CLECAM is a Rwandan microcredit institution that was created in 2007 by the merger of 2 microcredit organizations. Both had been set up by farmers' cooperatives to provide credit to their members for their agricultural activities, and that is still the main goal. Moreover, with 23,302 shareholders, CLECAM is still owned by the farmers themselves. This makes CLECAM an institution by farmers for farmers.
CLECAM offers farmers (m/f) various financial products and services, such as financial literacy trainings, saving services and small loans with an average of USD 700. Since most small farmers cannot access a bank, CLECAM's services are in high demand. Currently CLECAM has 68,769 savers and 6,500 borrowers, including 4,100 men and 2,400 women. They can deposit and withdraw money at any of the CLECAM service points, which is regulated by the National Bank of Rwanda (NBR). CLECAM has 5 branches with a total of 10 local service points, which farmers in the southern parts of Rwanda can access.
Because it is especially difficult for women to get a loan, this PlusPlus loan helps to empower female farmers and boost their potential. Thanks to a program of development organization Cordaid, the farmers (male and female) have already been trained in gender awareness, financial literacy and the use of digital finance tools, which create efficiency. They are now applying these skills and working hard to improve their agricultural business activities. The finance they need for this, they can loan from CLECAM, at a favorable rate of 1.5% per month.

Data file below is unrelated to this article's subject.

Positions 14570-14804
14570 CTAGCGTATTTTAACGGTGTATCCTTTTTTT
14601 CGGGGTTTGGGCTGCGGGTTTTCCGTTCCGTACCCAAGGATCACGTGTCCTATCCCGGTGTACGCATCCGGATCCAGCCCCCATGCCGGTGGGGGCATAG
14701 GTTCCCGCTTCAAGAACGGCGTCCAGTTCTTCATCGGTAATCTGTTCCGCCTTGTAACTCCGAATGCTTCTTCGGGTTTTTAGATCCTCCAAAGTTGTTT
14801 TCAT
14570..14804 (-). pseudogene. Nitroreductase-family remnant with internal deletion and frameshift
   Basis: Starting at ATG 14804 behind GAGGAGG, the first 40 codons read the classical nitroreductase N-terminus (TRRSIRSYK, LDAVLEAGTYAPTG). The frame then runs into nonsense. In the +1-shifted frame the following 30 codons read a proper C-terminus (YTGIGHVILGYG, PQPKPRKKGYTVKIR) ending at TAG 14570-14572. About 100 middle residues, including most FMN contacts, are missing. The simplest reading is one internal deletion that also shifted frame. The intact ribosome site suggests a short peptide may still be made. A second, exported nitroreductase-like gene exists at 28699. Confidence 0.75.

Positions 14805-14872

This low rate is possible thanks to CLECAM’s cooperation with humanitarian organizations, who also bear the risks of exchange rate losses. This way, neither CLECAM nor the farmers will be negatively affected by currency fluctuations. Any actual profit made by CLECAM is divided among its’ owners: the farmers themselves.
|Borrower||Clecam Ejo-Heza Ltd|
|Founded||1 January 2007|
|Active on Lendahand since||31 May 2022|
Financial information per 2022-06-30
Rwanda is a small landlocked country in east-central Africa with a population of 12 million. It is currently led by Paul Kagame who became president in 2000. In 2018, its GDP was US$9.5bn and it has steadily averaged high single digit GDP growth rates. Rwanda has been a leading engine in terms of trade openness and has one of the best business environments in Africa. The World Bank’s Doing Business 2019 survey ranks Rwanda 29th out of 190 economies surveyed (including Developed Economies), making it one of the best-ranking African economies. Rwanda has made significant progress from the ethnic strife that led to the genocide & civil war in the nineties, with political stability among the key assets that has allowed a sustained reform momentum.